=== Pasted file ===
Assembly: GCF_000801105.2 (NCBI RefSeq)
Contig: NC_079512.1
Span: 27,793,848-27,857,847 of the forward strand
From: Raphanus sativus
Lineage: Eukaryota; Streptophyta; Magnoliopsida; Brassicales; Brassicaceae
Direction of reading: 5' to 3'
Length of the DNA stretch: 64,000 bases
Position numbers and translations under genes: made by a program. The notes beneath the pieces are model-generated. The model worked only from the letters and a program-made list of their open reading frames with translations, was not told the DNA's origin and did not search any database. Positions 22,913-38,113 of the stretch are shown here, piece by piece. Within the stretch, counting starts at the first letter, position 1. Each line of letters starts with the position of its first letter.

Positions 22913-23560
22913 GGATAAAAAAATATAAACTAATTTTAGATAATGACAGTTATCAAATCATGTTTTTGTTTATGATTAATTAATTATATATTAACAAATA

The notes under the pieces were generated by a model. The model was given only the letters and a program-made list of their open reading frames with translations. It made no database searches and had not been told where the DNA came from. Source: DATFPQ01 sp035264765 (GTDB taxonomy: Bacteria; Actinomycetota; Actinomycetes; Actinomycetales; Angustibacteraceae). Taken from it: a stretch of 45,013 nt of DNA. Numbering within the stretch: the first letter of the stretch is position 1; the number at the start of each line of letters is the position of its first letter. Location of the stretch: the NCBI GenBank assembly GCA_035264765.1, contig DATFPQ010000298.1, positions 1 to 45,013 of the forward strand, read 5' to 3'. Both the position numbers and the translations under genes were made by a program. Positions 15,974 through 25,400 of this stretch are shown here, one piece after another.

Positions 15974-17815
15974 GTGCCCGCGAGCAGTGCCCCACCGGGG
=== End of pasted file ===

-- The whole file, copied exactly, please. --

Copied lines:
Assembly: GCF_000801105.2 (NCBI RefSeq)
Contig: NC_079512.1
Span: 27,793,848-27,857,847 of the forward strand
From: Raphanus sativus
Lineage: Eukaryota; Streptophyta; Magnoliopsida; Brassicales; Brassicaceae
Direction of reading: 5' to 3'
Length of the DNA stretch: 64,000 bases
Position numbers and translations under genes: made by a program. The notes beneath the pieces are model-generated. The model worked only from the letters and a program-made list of their open reading frames with translations, was not told the DNA's origin and did not search any database. Positions 22,913-38,113 of the stretch are shown here, piece by piece. Within the stretch, counting starts at the first letter, position 1. Each line of letters starts with the position of its first letter.

Positions 22913-23560
22913 GGATAAAAAAATATAAACTAATTTTAGATAATGACAGTTATCAAATCATGTTTTTGTTTATGATTAATTAATTATATATTAACAAATA

The notes under the pieces were generated by a model. The model was given only the letters and a program-made list of their open reading frames with translations. It made no database searches and had not been told where the DNA came from. Source: DATFPQ01 sp035264765 (GTDB taxonomy: Bacteria; Actinomycetota; Actinomycetes; Actinomycetales; Angustibacteraceae). Taken from it: a stretch of 45,013 nt of DNA. Numbering within the stretch: the first letter of the stretch is position 1; the number at the start of each line of letters is the position of its first letter. Location of the stretch: the NCBI GenBank assembly GCA_035264765.1, contig DATFPQ010000298.1, positions 1 to 45,013 of the forward strand, read 5' to 3'. Both the position numbers and the translations under genes were made by a program. Positions 15,974 through 25,400 of this stretch are shown here, one piece after another.

Positions 15974-17815
15974 GTGCCCGCGAGCAGTGCCCCACCGGGG